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Yes, ChatGPT can write malicious code — but not well | #hacking | #cybersecurity | #infosec | #comptia | #pentest | #ransomware


Welcome to The Cybersecurity 202! I accidentally sparked some fake-meat debates with yesterday’s chatter. For the record, Beyond Burger is good, but I prefer Impossible Burger. Also, I still sometimes dig “fake meat” that isn’t even really trying much to taste like meat, like a spicy black bean burger. 

Below: Greece continues to grapple with a spyware scandal, and authorities say they’ve arrested someone who sold data on millions of Austrians. First:

Hackers are using this AI chatbot as a weapon, but it only can do so much — for now

ChatGPT users have used the artificial intelligence chatbot for a wide-ranging array of tasks, employing it to draft legislation, compose a rap song about tech CEO qualifications and write a cover letter to apply for a job as a professional consumer of dog food.

Naturally, the AI tool has been a subject of fascination in the cybersecurity world, too. For now, ChatGPT’s potential impact in areas such as writing malware is real but limited, concludes a report from Recorded Future out this morning.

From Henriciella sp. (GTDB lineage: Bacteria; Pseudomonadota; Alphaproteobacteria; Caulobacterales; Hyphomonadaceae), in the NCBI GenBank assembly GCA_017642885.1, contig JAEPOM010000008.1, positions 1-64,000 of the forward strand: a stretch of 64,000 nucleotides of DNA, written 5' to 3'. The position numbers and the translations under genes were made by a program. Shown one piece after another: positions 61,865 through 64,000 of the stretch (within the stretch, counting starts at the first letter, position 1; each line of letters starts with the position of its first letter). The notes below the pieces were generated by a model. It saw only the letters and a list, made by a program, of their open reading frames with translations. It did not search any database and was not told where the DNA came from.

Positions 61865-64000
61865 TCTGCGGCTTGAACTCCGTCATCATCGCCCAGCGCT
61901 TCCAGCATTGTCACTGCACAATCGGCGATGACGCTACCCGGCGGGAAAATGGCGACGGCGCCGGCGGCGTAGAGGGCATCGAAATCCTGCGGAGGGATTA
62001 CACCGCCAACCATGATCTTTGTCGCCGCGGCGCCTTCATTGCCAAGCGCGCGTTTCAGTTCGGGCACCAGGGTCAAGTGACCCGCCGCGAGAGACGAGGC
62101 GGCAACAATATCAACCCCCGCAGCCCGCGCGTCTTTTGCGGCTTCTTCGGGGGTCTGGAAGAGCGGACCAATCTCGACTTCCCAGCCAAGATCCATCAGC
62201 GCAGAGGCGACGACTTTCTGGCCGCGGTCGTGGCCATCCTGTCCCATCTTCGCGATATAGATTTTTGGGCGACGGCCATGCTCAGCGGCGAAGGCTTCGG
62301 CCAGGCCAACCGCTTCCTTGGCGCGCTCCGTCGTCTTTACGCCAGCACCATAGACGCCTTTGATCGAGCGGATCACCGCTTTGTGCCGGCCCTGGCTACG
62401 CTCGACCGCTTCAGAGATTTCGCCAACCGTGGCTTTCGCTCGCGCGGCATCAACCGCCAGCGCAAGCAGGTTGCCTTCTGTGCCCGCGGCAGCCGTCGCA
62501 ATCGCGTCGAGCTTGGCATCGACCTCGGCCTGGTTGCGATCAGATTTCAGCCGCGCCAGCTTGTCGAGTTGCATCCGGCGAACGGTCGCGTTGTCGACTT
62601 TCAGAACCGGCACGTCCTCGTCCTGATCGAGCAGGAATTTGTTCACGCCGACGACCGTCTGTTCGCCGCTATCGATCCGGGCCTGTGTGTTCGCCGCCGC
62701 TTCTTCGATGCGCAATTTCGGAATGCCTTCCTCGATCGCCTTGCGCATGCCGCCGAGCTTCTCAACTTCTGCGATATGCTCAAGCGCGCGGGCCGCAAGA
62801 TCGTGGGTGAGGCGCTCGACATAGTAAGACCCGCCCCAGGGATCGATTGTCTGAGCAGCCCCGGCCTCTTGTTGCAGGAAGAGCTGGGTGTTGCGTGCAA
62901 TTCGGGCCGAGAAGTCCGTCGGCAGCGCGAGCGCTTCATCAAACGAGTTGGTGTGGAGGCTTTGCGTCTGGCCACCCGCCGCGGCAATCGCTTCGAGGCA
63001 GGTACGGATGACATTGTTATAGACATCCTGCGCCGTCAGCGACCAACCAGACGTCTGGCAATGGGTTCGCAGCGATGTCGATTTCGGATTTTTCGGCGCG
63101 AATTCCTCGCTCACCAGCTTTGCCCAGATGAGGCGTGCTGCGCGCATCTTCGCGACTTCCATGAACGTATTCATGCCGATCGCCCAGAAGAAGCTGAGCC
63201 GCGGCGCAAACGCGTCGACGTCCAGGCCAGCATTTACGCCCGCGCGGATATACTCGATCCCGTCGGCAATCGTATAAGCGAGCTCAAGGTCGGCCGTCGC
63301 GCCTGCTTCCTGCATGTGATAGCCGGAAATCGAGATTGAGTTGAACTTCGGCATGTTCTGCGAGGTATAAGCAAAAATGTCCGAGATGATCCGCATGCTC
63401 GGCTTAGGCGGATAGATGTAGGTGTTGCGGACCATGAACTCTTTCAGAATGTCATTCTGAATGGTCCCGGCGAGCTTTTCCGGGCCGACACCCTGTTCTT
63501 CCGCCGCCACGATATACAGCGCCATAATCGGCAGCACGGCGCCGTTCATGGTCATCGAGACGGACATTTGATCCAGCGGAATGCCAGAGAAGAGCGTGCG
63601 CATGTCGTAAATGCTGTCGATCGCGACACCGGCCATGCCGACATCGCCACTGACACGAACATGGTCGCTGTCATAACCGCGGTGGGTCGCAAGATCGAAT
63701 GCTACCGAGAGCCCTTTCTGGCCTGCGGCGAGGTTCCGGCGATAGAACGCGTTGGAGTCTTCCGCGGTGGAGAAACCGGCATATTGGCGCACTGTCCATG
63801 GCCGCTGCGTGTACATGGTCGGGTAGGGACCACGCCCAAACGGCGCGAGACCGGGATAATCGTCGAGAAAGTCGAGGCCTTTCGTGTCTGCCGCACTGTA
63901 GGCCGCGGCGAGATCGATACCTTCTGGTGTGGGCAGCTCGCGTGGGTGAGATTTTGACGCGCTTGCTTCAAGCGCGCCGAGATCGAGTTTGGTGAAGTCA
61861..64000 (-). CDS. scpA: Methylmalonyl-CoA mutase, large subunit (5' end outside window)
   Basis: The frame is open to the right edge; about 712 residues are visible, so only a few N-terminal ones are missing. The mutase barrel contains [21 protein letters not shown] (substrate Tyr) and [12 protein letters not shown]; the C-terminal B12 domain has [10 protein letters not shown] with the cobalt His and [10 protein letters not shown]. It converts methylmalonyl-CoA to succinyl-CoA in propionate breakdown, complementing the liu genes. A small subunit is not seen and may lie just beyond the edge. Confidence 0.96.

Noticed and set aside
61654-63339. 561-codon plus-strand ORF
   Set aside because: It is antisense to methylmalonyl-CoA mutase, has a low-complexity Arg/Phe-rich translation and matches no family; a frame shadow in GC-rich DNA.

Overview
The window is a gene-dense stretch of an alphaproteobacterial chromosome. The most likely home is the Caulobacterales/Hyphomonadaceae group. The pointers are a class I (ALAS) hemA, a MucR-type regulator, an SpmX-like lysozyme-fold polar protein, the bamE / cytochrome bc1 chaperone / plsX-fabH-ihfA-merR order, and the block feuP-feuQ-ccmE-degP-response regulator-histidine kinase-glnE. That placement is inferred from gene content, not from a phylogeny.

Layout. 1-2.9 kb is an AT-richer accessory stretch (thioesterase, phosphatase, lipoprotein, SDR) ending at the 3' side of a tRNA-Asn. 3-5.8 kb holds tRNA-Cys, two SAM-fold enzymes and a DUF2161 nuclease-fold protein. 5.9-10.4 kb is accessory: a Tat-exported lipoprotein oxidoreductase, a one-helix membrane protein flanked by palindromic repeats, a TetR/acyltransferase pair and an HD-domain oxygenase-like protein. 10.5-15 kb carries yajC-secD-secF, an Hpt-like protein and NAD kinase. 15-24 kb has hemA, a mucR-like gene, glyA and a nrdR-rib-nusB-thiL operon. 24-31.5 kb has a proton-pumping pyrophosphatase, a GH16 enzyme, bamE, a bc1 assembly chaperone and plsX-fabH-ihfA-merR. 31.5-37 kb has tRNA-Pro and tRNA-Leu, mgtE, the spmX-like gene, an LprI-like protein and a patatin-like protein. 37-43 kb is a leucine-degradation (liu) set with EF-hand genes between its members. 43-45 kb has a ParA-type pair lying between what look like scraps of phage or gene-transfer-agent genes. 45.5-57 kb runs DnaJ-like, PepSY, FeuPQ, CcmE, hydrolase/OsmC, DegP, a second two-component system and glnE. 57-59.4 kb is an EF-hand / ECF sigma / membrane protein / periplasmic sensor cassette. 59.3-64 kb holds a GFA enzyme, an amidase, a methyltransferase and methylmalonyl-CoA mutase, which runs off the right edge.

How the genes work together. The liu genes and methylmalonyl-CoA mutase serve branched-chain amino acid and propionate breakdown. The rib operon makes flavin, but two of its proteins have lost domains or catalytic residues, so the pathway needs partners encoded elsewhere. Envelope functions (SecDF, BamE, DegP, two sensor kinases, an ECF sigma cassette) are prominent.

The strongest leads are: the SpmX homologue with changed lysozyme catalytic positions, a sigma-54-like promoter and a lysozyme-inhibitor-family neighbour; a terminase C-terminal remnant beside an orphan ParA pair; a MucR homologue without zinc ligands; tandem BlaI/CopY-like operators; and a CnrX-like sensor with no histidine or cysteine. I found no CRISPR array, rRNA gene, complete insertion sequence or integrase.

Within days of ChatGPT’s launch nearly two months ago, Recorded Future’s report found examples on the dark web of cybercriminals advertising “buggy, but functional, malware, social engineering tutorials, scams and moneymaking schemes, and more,” all enabled by ChatGPT. 

“While none of these activities have risen to the seriousness of impact of ransomware, data extortion, denial-of-service, cyberterrorism, and so on — these attack vectors remain future possibilities,” the cybersecurity firm’s report reads. Recorded Future also said the malicious material they examined falls short of the caliber of malware that nation-backed hackers would use, pointing to additional limitations for the time being.